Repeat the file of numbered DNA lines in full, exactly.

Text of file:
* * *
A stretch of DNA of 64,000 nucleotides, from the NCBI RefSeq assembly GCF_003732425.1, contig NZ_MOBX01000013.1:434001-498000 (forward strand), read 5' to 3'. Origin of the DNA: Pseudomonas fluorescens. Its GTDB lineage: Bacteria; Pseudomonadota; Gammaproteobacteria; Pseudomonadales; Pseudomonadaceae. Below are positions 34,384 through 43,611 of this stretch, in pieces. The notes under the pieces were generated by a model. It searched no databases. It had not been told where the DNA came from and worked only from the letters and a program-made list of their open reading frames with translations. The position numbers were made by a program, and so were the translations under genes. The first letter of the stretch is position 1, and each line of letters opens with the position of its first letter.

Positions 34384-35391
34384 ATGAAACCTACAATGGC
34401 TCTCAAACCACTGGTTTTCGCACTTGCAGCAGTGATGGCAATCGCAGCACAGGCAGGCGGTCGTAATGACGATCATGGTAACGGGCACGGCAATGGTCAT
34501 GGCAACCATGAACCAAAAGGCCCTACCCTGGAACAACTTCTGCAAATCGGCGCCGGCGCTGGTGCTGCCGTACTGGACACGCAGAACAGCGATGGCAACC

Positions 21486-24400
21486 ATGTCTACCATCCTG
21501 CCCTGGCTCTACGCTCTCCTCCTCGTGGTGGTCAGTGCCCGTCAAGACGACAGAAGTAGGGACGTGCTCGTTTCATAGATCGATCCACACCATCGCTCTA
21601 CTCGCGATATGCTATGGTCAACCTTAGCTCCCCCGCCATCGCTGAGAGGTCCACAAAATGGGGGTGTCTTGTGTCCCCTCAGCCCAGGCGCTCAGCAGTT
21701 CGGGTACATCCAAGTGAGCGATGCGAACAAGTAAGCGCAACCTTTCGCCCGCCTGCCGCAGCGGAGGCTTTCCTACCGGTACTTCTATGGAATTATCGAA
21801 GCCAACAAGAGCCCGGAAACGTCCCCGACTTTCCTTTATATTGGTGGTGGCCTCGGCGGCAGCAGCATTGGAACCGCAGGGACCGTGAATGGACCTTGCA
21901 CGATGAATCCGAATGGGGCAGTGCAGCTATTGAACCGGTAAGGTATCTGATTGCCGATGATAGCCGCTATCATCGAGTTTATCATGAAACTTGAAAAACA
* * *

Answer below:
A stretch of DNA of 64,000 nucleotides, from the NCBI RefSeq assembly GCF_003732425.1, contig NZ_MOBX01000013.1:434001-498000 (forward strand), read 5' to 3'. Origin of the DNA: Pseudomonas fluorescens. Its GTDB lineage: Bacteria; Pseudomonadota; Gammaproteobacteria; Pseudomonadales; Pseudomonadaceae. Below are positions 34,384 through 43,611 of this stretch, in pieces. The notes under the pieces were generated by a model. It searched no databases. It had not been told where the DNA came from and worked only from the letters and a program-made list of their open reading frames with translations. The position numbers were made by a program, and so were the translations under genes. The first letter of the stretch is position 1, and each line of letters opens with the position of its first letter.

Positions 34384-35391
34384 ATGAAACCTACAATGGC
34401 TCTCAAACCACTGGTTTTCGCACTTGCAGCAGTGATGGCAATCGCAGCACAGGCAGGCGGTCGTAATGACGATCATGGTAACGGGCACGGCAATGGTCAT
34501 GGCAACCATGAACCAAAAGGCCCTACCCTGGAACAACTTCTGCAAATCGGCGCCGGCGCTGGTGCTGCCGTACTGGACACGCAGAACAGCGATGGCAACC

Positions 21486-24400
21486 ATGTCTACCATCCTG
21501 CCCTGGCTCTACGCTCTCCTCCTCGTGGTGGTCAGTGCCCGTCAAGACGACAGAAGTAGGGACGTGCTCGTTTCATAGATCGATCCACACCATCGCTCTA
21601 CTCGCGATATGCTATGGTCAACCTTAGCTCCCCCGCCATCGCTGAGAGGTCCACAAAATGGGGGTGTCTTGTGTCCCCTCAGCCCAGGCGCTCAGCAGTT
21701 CGGGTACATCCAAGTGAGCGATGCGAACAAGTAAGCGCAACCTTTCGCCCGCCTGCCGCAGCGGAGGCTTTCCTACCGGTACTTCTATGGAATTATCGAA
21801 GCCAACAAGAGCCCGGAAACGTCCCCGACTTTCCTTTATATTGGTGGTGGCCTCGGCGGCAGCAGCATTGGAACCGCAGGGACCGTGAATGGACCTTGCA
21901 CGATGAATCCGAATGGGGCAGTGCAGCTATTGAACCGGTAAGGTATCTGATTGCCGATGATAGCCGCTATCATCGAGTTTATCATGAAACTTGAAAAACA